The medicos from Randwick Racecourse

Martin B Van Der Weyden
Med J Aust 2003; 179 (9): 457. || doi: 10.5694/j.1326-5377.2003.tb05645.x
Published online: 3 November 2003

On a recent Sunday morning in Sydney . . . “There was movement at the racecourse for the word had passed around / That the colt from medical indemnity had got away / And had joined the government horses - he was worth a thousand pound / So all the doctors had gathered to the fray. / All the tried and noted medicos from the nation near and far / Had mustered at the racecourse overnight”.*

In an extraordinary display of purpose, nearly 4000 doctors assembled at Randwick Racecourse to voice their discontent with yet another impost — the new IBNR levy. The gathering listened patiently as their leaders railed against this new tax, but the meeting's mood was crystal clear: enough is enough, it's time for action!

And unprecedented action followed, as surgeons withdrew their services from the public health system, prompting the yet-to-be-anointed federal health minister to propose a levy moratorium. Politicians accused the surgeons of exaggerating the indemnity burden, while doctors dismissed the moratorium as a political expedient to bridge the looming federal election.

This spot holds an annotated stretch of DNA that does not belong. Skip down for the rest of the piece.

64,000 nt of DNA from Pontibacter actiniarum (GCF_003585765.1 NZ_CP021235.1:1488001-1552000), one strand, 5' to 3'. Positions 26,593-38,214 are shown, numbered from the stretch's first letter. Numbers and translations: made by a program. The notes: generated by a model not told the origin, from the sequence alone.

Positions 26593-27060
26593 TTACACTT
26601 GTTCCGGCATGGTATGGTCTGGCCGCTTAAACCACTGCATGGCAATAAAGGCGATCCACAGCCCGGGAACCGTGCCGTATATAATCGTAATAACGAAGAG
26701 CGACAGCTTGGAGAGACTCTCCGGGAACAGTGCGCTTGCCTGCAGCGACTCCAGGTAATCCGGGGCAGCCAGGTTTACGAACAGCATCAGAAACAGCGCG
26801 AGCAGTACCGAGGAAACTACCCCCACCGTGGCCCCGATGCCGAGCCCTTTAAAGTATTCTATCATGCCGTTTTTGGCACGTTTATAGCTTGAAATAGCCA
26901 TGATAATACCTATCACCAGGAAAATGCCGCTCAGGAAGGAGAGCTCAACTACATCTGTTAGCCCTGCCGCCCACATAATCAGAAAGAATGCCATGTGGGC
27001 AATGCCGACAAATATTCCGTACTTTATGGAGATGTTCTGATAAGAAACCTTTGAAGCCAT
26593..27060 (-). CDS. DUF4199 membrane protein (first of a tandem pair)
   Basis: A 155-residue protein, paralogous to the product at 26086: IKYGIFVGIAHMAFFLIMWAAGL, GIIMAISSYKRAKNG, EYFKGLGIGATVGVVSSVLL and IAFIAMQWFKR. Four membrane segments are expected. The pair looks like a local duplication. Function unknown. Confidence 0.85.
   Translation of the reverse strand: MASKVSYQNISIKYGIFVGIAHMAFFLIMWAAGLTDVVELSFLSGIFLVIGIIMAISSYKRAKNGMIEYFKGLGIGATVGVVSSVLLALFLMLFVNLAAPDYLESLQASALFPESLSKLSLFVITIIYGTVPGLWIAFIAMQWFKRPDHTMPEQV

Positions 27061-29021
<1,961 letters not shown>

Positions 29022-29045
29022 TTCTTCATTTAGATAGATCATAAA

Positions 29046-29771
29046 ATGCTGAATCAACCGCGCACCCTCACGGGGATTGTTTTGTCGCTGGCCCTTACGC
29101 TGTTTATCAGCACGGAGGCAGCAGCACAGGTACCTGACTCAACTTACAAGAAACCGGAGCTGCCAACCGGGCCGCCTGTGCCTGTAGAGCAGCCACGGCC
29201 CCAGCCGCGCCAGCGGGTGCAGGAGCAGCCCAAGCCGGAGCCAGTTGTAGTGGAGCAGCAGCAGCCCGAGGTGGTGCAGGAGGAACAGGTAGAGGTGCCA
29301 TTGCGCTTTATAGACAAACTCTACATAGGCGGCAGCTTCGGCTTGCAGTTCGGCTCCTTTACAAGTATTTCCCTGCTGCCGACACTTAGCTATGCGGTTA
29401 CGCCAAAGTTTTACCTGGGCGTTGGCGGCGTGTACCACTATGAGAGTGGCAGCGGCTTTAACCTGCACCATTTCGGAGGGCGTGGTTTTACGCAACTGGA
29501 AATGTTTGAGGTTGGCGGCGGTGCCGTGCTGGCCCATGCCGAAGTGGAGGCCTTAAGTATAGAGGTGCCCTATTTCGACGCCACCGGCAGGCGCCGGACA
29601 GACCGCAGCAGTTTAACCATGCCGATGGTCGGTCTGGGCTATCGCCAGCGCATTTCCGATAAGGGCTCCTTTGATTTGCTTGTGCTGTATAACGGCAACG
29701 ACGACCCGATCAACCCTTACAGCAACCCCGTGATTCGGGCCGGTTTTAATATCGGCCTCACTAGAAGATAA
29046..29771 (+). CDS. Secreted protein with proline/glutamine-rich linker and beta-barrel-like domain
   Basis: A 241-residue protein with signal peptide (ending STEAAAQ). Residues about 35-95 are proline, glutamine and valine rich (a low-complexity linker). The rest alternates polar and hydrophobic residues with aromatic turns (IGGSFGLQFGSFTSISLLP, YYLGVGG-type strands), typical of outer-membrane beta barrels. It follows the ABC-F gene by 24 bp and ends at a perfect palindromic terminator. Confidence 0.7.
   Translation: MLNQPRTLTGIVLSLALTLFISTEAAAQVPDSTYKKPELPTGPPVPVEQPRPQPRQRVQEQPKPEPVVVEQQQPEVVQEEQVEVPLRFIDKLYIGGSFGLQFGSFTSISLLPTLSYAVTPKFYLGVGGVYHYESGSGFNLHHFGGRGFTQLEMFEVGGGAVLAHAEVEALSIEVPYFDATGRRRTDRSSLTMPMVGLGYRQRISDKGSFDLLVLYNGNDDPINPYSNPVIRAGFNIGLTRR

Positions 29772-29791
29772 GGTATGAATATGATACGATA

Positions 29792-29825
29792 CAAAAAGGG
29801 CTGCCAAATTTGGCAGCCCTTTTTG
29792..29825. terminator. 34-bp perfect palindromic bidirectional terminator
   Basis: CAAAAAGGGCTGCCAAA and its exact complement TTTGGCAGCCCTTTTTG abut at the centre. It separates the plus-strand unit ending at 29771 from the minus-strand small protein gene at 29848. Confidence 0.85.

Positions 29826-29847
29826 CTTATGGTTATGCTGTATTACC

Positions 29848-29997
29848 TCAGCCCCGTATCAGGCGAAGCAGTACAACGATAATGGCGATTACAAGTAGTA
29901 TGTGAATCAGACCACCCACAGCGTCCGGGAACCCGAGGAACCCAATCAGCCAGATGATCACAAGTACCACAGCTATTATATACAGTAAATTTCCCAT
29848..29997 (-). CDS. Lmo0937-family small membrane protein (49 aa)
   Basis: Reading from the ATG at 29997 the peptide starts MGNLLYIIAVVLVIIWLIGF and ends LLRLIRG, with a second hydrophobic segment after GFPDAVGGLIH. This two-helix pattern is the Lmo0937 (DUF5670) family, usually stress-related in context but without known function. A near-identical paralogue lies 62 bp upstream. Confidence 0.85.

But this very public stoush has deeper roots — doctors' growing impatience with years of political inertia and buck-passing, the absence of a blueprint for healthcare reform, a system stultified by increasingly bureaucratic red tape, and a service struggling with a waning workforce. In short, doctors have had enough of politicians playing with their professional lives.

“And down by Kosciuszko . . . / Where the air is clear as crystal and the white stars fairly blaze . . . / The man from Snowy River is a household word today”.*

The medicos from Randwick Racecourse may too become the stuff of legend in Australian medical folklore.

  • Martin B Van Der Weyden

  • The Medical Journal of Australia



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